Now, about ABA. It works and anyone that has tried it and believes otherwise isn't doing it properly and/or is not giving it enough time. It's not an easy process, as a matter of fact it takes ALOT of time, work and patience. And since behavior is always changing, what works today, may not work tomorrow. BUT, applied correctly, ABA does reduce unwanted behaviors by replacing them with more suitable behaviors that promote successful companionship. Unfortunately many people (not meaning anyone in particular) are too quick to dismiss it and quite frankly just don't give it a chance. Most people want a quick fix, and that is one thing that ABA isn't.

<Stepping off the soapbox now>


Birds are angels who lift us up when our own wings forget how to fly.

"Never doubt that a small group of thoughtful committed citizens can change the world - indeed it is the only thing that ever has!" ~~~ Margaret Meade ~~~

Noelle, A Rehabilitation in Progress
#215416 - 01/17/10 09:43 PM Re: Euthanasia... [Re: Meegsmom]  
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I am sorry for using Mango and the U2 for example. I wasn't trying to imply that either of the two birds were going to be etuhenised by Anna or her rescue. She does go beyond for birds that are brought into her rescue. I guess I should have used any old names for bird one and bird two.

I also think it needs to be said that what a rescue facility faces and what the average person faces are two different senario's in the bigger picture.

I know when I was faced with deciding euthenasia or a life of more medication without much progress for Gabby when he was seizuring I had to do what was best for him and not myself. The medication made him so weak and so out of sorts...it was the max dose he was taking for his medications and still having many seizures at a time...I could not let him live like that any more.It is a tough call and of course I had guilt after making it but at the same time I know I did everything I could try and help him before making that decision. Did he have good days...yes he sure did.But the bad days were by far beyond the good days. When you watch them try to go and play and reach out with their beak for a toy and fall off a perch and scare the crap out of themself and not have enough energy to climb back up again...that is not a life IMO. It wasn't like that every day for him but the magority of time it was.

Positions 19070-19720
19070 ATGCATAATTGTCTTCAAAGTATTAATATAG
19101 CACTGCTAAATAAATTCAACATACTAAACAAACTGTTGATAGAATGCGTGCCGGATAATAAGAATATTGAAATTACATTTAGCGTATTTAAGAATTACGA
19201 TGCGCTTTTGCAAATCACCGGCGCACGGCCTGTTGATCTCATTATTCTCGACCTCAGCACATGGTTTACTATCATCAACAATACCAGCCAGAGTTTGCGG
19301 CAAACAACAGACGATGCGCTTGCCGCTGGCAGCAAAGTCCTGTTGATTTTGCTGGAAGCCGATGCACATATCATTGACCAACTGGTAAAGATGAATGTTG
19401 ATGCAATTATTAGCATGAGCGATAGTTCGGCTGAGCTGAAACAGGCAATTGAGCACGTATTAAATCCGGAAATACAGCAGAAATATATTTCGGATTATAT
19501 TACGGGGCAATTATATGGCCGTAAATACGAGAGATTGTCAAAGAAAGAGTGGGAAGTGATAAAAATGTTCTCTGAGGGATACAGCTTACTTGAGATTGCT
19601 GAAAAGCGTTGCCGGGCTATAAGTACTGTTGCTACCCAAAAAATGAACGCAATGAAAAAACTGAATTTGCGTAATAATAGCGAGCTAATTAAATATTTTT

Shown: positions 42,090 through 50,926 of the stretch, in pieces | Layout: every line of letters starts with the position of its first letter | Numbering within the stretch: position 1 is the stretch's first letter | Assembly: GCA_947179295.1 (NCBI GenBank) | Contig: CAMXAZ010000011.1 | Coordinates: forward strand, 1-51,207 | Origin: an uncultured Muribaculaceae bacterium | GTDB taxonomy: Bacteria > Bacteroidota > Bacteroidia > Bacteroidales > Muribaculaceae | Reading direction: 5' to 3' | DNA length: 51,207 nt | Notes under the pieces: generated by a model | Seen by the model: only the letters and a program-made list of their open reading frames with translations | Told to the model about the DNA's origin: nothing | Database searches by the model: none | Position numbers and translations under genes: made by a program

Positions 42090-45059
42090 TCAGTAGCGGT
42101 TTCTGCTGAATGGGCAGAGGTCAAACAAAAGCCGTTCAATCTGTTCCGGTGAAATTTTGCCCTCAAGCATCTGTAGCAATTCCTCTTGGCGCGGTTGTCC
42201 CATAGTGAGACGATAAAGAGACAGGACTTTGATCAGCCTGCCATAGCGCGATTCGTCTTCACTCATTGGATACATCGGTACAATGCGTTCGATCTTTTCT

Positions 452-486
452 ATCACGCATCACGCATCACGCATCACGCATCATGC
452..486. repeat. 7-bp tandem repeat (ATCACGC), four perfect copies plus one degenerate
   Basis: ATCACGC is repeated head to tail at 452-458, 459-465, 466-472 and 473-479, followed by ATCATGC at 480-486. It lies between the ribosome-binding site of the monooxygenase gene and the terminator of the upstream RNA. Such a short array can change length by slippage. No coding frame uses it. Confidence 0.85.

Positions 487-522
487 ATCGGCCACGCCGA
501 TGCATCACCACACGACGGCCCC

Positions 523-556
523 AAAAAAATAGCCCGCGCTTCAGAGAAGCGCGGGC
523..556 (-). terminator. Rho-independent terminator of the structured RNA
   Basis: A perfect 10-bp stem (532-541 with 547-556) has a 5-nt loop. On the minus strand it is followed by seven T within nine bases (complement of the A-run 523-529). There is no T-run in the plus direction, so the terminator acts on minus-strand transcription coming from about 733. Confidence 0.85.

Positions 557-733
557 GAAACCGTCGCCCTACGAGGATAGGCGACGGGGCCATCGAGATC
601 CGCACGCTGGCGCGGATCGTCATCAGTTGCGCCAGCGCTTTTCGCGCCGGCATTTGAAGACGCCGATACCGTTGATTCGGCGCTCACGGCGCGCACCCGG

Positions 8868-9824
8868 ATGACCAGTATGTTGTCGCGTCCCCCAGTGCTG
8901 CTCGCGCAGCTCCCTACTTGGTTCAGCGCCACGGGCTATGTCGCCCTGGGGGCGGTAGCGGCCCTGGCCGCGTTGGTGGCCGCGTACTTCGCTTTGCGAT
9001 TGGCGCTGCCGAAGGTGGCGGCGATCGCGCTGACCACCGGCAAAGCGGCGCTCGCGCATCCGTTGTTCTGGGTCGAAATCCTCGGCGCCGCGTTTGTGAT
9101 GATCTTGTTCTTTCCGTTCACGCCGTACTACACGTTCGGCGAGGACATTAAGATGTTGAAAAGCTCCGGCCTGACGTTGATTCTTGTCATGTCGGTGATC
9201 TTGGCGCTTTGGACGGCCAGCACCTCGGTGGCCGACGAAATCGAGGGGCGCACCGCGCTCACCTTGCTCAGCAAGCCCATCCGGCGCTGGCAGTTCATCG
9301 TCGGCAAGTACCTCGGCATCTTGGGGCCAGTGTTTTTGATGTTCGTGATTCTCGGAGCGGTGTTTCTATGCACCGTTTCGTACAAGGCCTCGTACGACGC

I really have not honestly been put in a situation where I had to medicate a bird for aggression as of yet. I was lucky that the one who came in here that aggressive learned to trust over time. I don't know when or how I would handle that until I am facing that situation.


Jan

Sometimes damaged goods are the best gifts the world has to offer
#215417 - 01/17/10 10:13 PM Re: Euthanasia... [Re: Janny]  
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Originally Posted By: Janny
I really have not honestly been put in a situation where I had to medicate a bird for aggression as of yet. I was lucky that the one who came in here that aggressive learned to trust over time. I don't know when or how I would handle that until I am facing that situation.


That's just it Janny. With ABA in your tool box there is no reason to treat a bird with antipsychotic medication to control aggression. And NO, you didn't get lucky Janny. Your bird learned to trust over time, because you EARNED it's trust, by giving choices - the foundation of ABA.